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Berkeley's Fight For Free Speech Fired Up Student Protest Movement

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Berkeley's Fight For Free Speech Fired Up Student Protest Movement

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Berkeley's Fight For Free Speech Fired Up Student Protest Movement

Berkeley's Fight For Free Speech Fired Up Student Protest Movement

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Mario Savio, leader of the Berkeley Free Speech Movement, speaks to assembled students on the campus at the University of California, Berkeley, on Dec. 7, 1964. The Movement celebrates its 50th anniversary this week. Robert W. Klein/AP hide caption

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Robert W. Klein/AP

Mario Savio, leader of the Berkeley Free Speech Movement, speaks to assembled students on the campus at the University of California, Berkeley, on Dec. 7, 1964. The Movement celebrates its 50th anniversary this week.

Robert W. Klein/AP

This week marks the 50th anniversary of the Free Speech Movement at the University of California, Berkeley. That movement launched the massive sit-ins and protests that would help define a generation of student activism across the country.

These days, thousands of students casually stroll past scores of information tables in Berkeley's Sproul Plaza, on everything from the fossil fuel debate to voter registration.

But 50 years ago, before the Free Speech Movement, UC students were barred from distributing flyers about the major issues of the day. In 1964, it was the civil rights struggle.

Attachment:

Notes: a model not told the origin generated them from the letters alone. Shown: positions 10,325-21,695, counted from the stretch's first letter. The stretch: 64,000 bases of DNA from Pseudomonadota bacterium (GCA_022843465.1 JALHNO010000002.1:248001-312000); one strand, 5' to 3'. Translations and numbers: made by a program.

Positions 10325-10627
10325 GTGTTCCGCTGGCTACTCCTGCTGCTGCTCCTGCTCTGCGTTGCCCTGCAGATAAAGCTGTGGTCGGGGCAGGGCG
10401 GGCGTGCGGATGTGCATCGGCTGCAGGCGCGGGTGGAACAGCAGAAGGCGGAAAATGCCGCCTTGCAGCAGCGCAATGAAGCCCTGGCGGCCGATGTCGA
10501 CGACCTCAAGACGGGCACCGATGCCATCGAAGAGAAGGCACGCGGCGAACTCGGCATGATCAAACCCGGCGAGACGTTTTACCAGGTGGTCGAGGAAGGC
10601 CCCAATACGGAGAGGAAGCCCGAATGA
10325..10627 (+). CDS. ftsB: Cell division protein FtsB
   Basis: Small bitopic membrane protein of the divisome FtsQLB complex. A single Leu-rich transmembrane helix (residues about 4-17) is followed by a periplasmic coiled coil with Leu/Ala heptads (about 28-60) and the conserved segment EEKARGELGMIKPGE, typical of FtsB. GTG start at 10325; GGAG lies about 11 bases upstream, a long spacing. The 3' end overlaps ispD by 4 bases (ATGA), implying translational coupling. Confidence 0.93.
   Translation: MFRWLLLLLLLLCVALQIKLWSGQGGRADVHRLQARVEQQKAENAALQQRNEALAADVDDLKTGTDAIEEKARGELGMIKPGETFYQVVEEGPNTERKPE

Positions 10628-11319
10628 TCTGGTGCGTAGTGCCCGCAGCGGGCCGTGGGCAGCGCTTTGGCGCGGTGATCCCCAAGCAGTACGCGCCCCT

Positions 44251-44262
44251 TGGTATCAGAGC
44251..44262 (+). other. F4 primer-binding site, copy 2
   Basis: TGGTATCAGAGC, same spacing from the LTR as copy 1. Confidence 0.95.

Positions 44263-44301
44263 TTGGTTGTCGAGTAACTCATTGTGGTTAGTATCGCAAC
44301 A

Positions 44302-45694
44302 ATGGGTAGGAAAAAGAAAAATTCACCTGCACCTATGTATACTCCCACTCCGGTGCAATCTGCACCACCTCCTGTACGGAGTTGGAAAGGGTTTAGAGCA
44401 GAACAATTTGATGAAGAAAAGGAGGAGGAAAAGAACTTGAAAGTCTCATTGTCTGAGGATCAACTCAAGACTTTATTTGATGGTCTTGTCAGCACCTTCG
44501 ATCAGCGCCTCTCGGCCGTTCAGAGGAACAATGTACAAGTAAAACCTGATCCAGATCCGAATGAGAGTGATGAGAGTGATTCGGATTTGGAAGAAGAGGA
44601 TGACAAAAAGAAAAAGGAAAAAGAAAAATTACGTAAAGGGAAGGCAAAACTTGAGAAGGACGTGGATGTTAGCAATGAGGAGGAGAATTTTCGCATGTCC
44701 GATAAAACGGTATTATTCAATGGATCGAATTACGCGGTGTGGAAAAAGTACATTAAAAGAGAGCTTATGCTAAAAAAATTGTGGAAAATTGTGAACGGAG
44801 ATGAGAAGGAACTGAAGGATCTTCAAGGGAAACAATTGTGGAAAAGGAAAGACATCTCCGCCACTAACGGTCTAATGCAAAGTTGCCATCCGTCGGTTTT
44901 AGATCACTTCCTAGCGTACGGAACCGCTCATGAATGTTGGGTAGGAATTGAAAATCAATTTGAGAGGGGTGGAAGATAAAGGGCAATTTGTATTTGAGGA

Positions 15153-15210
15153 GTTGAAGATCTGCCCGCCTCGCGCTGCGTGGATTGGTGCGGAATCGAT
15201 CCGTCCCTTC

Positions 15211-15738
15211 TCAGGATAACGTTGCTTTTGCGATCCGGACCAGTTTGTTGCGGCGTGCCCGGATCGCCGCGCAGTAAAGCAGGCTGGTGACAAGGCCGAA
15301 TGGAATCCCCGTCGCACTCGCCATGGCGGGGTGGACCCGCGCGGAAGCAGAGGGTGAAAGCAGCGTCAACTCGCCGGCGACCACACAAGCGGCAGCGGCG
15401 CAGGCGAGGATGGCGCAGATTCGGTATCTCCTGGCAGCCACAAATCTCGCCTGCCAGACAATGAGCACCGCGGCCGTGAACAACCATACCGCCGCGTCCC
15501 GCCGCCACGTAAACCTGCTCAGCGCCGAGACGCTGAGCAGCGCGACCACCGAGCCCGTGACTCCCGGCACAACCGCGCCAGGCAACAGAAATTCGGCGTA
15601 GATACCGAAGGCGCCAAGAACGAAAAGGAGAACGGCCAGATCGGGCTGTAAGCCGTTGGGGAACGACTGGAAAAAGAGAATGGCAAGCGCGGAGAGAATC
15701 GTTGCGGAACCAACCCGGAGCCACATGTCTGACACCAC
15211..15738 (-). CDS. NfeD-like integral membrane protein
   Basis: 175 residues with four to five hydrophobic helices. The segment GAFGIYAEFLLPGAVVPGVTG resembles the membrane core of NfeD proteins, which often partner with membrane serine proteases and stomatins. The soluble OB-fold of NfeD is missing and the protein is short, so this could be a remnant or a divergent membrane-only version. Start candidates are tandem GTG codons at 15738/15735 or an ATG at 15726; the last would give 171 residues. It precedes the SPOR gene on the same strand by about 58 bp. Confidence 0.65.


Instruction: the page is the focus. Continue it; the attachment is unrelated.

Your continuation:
"It was the passion that fueled the Free Speech Movement," says Lynn Hollander Savio, who was a senior at Berkeley in October of 1964.

Hollander Savio says that many students had spent the summer on voter registration drives in the South. Back at Berkeley, they set up information tables to tell other students about civil rights. When the school administration tried to shut them down, the students were incredulous.

"The tables were used to give out literature, to recruit members and nobody was interested in fighting with the administration," she says. "We had bigger fish to fry."

Hollander Savio — short, spry, grey hair — is 75 now. Gazing across Sproul Plaza, she recalls that day when a former math grad student, Jack Weinberg, was arrested for distributing civil rights literature. He was thrown into a patrol car while thousands of curious students watched.

"There's a time when the operation of the machine become so odious, makes you so sick at heart that you can't take part, you can't even passively take part, and you've got to put your bodies upon the gears, and upon the wheels, upon the levers, upon all the apparatus and you've got to make it stop," protest leader Mario Savio told students in 1964.

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"Somebody shouted 'sit down' and students who were there to watch this happening sat down, and that police car didn't go anywhere for 32 hours," Hollander Savio says.